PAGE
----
Volume 50 Number 3, 2013
Pages 437 — 448
Abstract — This study examined the longitudinal changes in generic health-related quality of life (QOL), prosthesis-related QOL, falls efficacy, and walking speed in men with lower-limb amputations up to 6 months following discharge from rehabilitation. Seven male unilateral transtibial amputees completed the Medical Outcomes Study 36-Item Short Form Health Survey, the Prosthesis Evaluation Questionnaire, and the Modified Falls Efficacy Scale at 1, 3, and 6 months postdischarge from rehabilitation. Walking speed was also recorded to objectively assess participants– mobility. Health-related QOL measures displayed increases, resulting in large effect sizes though not reaching statistical significance. Prosthesis-related QOL measures indicated that scales relating to the participants– prostheses improved and the support of significant others was the most positively scored variable. Walking speed increased by 0.12 m/s, although it was not significantly related to indices of QOL or falls efficacy. Falls efficacy did not improve significantly during the study period, although it was strongly related to QOL (p < 0.05). These results provide a novel insight into how QOL and falls efficacy develop in people with lower-limb amputations, alongside changes in mobility, after discharge from rehabilitation. Further improvements in physical health following discharge may be required to elicit subsequent increases in overall QOL and concurrent improvements in falls efficacy.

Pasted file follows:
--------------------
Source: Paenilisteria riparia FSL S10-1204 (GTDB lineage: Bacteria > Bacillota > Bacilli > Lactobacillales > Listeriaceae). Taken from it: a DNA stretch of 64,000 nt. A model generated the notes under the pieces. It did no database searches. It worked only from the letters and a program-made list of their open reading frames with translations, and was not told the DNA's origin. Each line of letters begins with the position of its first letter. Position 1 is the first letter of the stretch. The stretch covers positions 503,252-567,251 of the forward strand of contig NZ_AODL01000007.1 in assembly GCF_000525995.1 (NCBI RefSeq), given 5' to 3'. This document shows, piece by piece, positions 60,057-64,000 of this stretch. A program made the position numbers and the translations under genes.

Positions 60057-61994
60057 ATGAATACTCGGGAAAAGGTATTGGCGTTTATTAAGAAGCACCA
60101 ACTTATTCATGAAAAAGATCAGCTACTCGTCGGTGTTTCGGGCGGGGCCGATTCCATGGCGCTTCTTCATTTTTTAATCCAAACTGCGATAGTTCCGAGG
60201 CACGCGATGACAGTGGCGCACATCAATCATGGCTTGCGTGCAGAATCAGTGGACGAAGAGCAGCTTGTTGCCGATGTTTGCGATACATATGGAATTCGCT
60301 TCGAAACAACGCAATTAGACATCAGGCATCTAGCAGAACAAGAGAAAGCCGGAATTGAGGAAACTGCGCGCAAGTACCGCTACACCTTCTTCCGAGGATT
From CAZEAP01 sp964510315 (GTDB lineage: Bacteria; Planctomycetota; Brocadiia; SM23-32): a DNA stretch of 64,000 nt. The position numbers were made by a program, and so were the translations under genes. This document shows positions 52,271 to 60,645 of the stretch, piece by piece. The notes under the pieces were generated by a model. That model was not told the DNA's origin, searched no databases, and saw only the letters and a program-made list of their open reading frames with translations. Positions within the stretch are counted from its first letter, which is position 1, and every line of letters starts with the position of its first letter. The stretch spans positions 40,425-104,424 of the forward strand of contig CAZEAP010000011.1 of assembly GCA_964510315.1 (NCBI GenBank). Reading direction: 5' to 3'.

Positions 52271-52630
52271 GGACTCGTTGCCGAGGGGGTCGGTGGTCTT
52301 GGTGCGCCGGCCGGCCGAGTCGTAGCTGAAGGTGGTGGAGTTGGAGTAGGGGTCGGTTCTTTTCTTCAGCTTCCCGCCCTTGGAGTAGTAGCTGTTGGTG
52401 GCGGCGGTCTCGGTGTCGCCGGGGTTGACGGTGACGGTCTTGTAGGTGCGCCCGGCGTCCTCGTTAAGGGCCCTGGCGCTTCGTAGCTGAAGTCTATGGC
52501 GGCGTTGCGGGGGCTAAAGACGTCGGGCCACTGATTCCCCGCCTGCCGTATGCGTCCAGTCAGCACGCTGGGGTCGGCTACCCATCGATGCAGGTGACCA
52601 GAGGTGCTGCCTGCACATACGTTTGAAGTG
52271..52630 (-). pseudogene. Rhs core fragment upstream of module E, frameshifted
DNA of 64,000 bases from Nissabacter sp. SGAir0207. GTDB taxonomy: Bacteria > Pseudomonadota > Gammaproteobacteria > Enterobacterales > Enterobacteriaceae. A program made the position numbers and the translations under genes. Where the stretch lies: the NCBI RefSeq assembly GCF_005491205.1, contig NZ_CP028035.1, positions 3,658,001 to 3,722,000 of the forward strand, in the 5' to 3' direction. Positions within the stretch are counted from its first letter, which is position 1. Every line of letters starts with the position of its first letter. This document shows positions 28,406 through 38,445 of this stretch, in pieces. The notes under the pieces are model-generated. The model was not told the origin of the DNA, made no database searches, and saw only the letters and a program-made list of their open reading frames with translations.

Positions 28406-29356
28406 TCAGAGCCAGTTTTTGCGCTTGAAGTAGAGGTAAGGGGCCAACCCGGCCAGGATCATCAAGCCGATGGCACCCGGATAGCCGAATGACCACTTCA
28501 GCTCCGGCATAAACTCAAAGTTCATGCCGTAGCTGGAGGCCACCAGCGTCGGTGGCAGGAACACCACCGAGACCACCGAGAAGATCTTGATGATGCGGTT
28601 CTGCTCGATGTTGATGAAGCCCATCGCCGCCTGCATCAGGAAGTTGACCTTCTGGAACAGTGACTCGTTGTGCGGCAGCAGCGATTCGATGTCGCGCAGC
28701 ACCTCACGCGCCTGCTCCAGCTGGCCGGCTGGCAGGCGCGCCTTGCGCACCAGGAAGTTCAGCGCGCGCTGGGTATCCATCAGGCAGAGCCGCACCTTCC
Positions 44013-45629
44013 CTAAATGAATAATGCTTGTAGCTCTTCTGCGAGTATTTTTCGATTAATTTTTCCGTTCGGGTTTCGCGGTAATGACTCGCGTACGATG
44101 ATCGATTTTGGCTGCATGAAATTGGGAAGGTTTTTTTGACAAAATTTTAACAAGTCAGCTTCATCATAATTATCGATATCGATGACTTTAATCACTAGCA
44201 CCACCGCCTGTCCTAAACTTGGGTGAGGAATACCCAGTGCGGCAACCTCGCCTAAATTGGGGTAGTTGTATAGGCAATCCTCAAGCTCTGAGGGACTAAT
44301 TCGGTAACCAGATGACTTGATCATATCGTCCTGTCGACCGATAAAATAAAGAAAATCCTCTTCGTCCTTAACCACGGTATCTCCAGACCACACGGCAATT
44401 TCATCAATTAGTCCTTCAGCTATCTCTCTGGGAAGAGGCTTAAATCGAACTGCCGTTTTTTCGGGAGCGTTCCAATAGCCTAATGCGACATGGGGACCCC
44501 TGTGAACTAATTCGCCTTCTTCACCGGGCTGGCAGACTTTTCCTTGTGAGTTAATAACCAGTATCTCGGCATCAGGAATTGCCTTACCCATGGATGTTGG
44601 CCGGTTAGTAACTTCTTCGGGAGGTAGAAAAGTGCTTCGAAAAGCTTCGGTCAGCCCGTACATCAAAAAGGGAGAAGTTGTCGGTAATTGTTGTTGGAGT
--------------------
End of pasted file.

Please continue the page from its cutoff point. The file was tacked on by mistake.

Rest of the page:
Key words: amputee, adaptations, falls efficacy, longitudinal, mFES, PEQ, quality of life, rehabilitation, SF-36, transtibial.
Go to TOP
Last Reviewed or Updated Thursday, May 30, 2013 12:18 PM